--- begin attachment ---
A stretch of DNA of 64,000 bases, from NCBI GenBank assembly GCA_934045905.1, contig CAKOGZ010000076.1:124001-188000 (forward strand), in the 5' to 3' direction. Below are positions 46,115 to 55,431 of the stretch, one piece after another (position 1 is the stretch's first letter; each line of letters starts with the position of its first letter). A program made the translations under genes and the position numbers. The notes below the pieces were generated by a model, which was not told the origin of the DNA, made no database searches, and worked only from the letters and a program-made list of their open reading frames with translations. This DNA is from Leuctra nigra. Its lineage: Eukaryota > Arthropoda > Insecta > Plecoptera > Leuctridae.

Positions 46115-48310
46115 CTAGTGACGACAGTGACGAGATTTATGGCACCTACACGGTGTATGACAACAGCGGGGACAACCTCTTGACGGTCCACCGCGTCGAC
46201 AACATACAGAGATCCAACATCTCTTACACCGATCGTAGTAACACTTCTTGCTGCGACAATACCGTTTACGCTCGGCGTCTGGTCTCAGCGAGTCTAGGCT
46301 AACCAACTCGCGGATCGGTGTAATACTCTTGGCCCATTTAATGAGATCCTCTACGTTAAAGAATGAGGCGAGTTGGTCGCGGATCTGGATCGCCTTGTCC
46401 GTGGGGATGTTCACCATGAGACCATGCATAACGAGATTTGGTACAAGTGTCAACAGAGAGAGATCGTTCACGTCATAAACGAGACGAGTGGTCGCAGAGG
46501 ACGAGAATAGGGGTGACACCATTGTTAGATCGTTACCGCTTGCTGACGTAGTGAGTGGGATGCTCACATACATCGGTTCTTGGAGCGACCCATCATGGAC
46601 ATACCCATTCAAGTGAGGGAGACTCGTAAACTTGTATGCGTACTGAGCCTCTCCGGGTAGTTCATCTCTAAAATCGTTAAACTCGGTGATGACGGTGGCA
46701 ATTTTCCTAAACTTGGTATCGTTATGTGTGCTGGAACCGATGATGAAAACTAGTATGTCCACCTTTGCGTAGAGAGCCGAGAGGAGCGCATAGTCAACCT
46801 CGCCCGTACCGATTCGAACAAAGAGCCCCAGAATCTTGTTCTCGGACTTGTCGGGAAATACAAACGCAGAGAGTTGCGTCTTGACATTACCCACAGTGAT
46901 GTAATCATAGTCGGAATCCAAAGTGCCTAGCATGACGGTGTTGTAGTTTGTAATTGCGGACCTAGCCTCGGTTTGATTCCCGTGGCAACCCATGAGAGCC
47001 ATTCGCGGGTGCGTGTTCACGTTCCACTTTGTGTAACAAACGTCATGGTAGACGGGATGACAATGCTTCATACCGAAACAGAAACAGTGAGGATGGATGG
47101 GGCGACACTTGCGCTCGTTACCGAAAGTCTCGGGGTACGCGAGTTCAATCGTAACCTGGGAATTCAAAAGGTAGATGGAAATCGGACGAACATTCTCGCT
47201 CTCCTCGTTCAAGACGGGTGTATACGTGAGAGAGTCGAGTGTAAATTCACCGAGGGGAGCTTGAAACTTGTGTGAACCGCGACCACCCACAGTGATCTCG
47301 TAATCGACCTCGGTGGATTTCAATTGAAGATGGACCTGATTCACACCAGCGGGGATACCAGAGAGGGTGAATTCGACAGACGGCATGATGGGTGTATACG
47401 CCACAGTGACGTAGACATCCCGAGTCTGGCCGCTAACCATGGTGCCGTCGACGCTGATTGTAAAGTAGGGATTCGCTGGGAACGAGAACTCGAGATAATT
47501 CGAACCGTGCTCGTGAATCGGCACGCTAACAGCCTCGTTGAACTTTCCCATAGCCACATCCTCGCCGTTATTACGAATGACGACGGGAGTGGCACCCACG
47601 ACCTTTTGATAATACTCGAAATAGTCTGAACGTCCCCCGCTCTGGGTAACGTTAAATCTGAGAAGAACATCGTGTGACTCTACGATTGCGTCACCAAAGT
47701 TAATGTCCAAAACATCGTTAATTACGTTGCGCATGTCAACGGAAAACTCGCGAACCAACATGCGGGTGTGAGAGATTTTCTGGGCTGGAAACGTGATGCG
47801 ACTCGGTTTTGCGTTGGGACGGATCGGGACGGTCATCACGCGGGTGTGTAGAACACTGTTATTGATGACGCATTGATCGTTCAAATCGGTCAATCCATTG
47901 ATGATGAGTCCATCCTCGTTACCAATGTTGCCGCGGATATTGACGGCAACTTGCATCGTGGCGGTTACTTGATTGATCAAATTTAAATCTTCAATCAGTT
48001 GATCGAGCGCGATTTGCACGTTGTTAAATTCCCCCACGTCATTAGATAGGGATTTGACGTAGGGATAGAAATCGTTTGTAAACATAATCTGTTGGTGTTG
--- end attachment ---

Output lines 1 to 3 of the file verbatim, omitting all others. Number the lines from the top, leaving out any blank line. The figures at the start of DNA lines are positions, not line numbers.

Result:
A stretch of DNA of 64,000 bases, from NCBI GenBank assembly GCA_934045905.1, contig CAKOGZ010000076.1:124001-188000 (forward strand), in the 5' to 3' direction. Below are positions 46,115 to 55,431 of the stretch, one piece after another (position 1 is the stretch's first letter; each line of letters starts with the position of its first letter). A program made the translations under genes and the position numbers. The notes below the pieces were generated by a model, which was not told the origin of the DNA, made no database searches, and worked only from the letters and a program-made list of their open reading frames with translations. This DNA is from Leuctra nigra. Its lineage: Eukaryota > Arthropoda > Insecta > Plecoptera > Leuctridae.

Positions 46115-48310
46115 CTAGTGACGACAGTGACGAGATTTATGGCACCTACACGGTGTATGACAACAGCGGGGACAACCTCTTGACGGTCCACCGCGTCGAC